Coronavirus hasn’t quite killed Airbnb and its ilk but it’s certainly given the Australian short-term rental market a severe headache and a nasty dose of the shivers.
Investors running scared from volatile shares might be better advised to put money into furniture recycling and removals than short-term holiday lets, as furnished flats are cleared out and released back into the residential market.
To be scrupulously fair, it’s a mixed picture. A recent report in Domain in the Sydney Morning Herald has revealed a massive drop in apartment rents in some areas of inner-city Sydney and, counter-intuitively, huge rises in rents in traditional “staycation” holiday areas.
It’s all about the pandemic which, as we know, has hit incomes at home and abroad and, as the tourist trade dried up, the viral spread of holiday lets has not just been halted, but slammed into reverse.
With renters unwilling or unable to pay inflated inner-city rents and a surge of former holiday let apartments released on to the market, tenants coming to the end of their leases have been able to negotiate lower rents or move to more attractive properties in better areas for less money.
The fact that large numbers of overseas students aren’t competing for apartments has also taken the heat out of the unit rental market in both Sydney and Melbourne with quarterly drops in in average rents of about 4 per cent, according to this report.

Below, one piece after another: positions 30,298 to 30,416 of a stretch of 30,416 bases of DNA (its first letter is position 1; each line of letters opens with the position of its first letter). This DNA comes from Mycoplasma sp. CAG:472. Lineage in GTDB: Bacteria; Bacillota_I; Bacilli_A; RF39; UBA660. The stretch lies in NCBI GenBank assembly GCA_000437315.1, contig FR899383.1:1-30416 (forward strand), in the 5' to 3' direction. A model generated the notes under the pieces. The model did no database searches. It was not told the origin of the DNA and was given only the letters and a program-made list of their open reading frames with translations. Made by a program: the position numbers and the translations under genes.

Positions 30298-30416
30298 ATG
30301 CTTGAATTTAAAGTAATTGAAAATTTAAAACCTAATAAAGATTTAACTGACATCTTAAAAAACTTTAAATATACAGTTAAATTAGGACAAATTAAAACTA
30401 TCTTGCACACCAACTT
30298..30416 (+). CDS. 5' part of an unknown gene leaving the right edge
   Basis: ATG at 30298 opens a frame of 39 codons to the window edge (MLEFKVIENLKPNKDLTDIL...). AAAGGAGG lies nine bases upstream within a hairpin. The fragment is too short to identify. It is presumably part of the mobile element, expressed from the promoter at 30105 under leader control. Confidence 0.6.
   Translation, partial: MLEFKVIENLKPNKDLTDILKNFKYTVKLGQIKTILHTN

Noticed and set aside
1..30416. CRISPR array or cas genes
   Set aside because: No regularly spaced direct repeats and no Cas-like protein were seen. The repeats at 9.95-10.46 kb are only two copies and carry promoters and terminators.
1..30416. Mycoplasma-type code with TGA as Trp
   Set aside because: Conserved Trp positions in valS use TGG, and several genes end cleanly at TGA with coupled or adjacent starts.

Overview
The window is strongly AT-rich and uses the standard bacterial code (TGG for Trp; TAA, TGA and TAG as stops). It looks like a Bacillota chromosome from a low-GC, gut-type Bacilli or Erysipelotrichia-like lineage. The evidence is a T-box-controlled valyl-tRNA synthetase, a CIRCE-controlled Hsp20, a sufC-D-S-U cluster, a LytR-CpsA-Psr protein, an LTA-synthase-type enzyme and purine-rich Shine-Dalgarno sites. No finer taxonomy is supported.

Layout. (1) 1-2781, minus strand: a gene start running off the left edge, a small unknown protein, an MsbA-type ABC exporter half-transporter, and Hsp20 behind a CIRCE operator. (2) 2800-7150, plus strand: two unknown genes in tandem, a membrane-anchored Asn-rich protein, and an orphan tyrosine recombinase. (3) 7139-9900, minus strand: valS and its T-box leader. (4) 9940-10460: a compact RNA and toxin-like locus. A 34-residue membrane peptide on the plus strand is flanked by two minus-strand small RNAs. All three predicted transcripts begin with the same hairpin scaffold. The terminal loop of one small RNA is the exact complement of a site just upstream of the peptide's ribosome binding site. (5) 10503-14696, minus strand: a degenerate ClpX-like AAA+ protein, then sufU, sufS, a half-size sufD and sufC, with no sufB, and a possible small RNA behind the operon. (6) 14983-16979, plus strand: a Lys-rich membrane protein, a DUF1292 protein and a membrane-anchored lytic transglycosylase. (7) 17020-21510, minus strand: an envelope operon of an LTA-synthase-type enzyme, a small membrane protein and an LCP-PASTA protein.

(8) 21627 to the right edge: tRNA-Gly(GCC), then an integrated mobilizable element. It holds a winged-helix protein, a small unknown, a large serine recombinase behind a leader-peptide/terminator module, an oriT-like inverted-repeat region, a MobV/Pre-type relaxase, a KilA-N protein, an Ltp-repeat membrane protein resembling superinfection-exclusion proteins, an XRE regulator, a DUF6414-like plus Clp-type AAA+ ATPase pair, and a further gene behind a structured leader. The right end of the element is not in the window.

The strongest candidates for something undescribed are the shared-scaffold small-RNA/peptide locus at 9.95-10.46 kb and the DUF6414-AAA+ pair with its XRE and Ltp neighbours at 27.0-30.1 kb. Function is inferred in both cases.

That story also reveals that Tasmania, with its “come on down” conversion of homes into holiday lets, has suffered most with an 8 per cent fall in unit rents, over the quarter.
But it’s not all a downward spiral. The combination of remote working, home schooling, lay-offs and enforced leisure time has seen an increase in families who can afford it taking long leases on what might have previously been beachside weekenders.
If you’re going to be stuck at home for three or four months it may as well be somewhere you enjoy. How else can you explain house rent rises over the year of almost 30 per cent in areas like Palm Beach when inner city rents have dropped by between 15 and 30 per cent?
That said, the property pictured at the top of this story – a five bed house on Palm Beach – is available for $15-25k a week. Have a look for yourself and dream.
The reasons are less obvious why apartment rents in areas like Glenfield have shot up. Being sandwiched between parkland and the Covid-hit Crossroads Hotel in Casula must have had some attractions.
Meanwhile, if you are thinking of getting into holiday lets in the future by taking advantage of falling apartment prices now, have a think about what shape that future might take.
In NSW, the long-delayed code of conduct for holiday lets is yet to be revealed. The fact that the industry is now calling for the code to be released suggests the original proposals may have been watered down more than communion wine.
As for any hopes of a recovery in overseas tourism, the American election is going resolve nothing, regardless of who wins. It will either be a different kind of chaos or more of the same.
China is ramping up the rhetoric about how bad Australia is and Europe and India are walking their own tightropes between opening their economies while trying to suppress the virus. None of these peoples are going to be flooding the arrivals halls of our airports any time soon.
Obviously, while we are all stuck here, local tourism is going to keep the industry afloat, if anything can.
So maybe our collective focus should be on making Australia a better place to be, rather than a hard place for renters to live.
A version of this post first appeared in the Australian Financial Review.